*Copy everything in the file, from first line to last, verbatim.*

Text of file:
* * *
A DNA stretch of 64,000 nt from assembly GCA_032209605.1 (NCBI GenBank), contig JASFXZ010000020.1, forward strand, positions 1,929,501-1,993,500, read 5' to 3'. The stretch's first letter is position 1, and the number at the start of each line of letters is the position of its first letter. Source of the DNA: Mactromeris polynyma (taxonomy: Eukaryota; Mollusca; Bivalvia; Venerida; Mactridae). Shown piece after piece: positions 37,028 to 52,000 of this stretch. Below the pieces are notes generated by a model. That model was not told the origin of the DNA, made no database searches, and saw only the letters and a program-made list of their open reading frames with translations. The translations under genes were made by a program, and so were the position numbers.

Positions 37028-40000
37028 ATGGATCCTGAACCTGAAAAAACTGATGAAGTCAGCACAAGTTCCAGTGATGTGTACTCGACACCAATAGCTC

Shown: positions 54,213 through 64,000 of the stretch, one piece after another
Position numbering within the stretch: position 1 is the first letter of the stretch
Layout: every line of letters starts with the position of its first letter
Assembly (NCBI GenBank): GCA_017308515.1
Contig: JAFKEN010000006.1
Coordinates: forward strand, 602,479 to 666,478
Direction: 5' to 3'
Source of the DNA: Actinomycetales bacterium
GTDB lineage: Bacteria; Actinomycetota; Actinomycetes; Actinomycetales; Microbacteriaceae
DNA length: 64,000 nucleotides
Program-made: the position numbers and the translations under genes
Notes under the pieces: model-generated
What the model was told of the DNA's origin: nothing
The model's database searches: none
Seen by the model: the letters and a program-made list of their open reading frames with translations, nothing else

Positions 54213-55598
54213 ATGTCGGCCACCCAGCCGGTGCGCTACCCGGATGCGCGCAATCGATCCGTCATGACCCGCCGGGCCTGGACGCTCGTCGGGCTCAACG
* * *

A DNA stretch of 64,000 nt from assembly GCA_032209605.1 (NCBI GenBank), contig JASFXZ010000020.1, forward strand, positions 1,929,501-1,993,500, read 5' to 3'. The stretch's first letter is position 1, and the number at the start of each line of letters is the position of its first letter. Source of the DNA: Mactromeris polynyma (taxonomy: Eukaryota; Mollusca; Bivalvia; Venerida; Mactridae). Shown piece after piece: positions 37,028 to 52,000 of this stretch. Below the pieces are notes generated by a model. That model was not told the origin of the DNA, made no database searches, and saw only the letters and a program-made list of their open reading frames with translations. The translations under genes were made by a program, and so were the position numbers.

Positions 37028-40000
37028 ATGGATCCTGAACCTGAAAAAACTGATGAAGTCAGCACAAGTTCCAGTGATGTGTACTCGACACCAATAGCTC

Shown: positions 54,213 through 64,000 of the stretch, one piece after another
Position numbering within the stretch: position 1 is the first letter of the stretch
Layout: every line of letters starts with the position of its first letter
Assembly (NCBI GenBank): GCA_017308515.1
Contig: JAFKEN010000006.1
Coordinates: forward strand, 602,479 to 666,478
Direction: 5' to 3'
Source of the DNA: Actinomycetales bacterium
GTDB lineage: Bacteria; Actinomycetota; Actinomycetes; Actinomycetales; Microbacteriaceae
DNA length: 64,000 nucleotides
Program-made: the position numbers and the translations under genes
Notes under the pieces: model-generated
What the model was told of the DNA's origin: nothing
The model's database searches: none
Seen by the model: the letters and a program-made list of their open reading frames with translations, nothing else

Positions 54213-55598
54213 ATGTCGGCCACCCAGCCGGTGCGCTACCCGGATGCGCGCAATCGATCCGTCATGACCCGCCGGGCCTGGACGCTCGTCGGGCTCAACG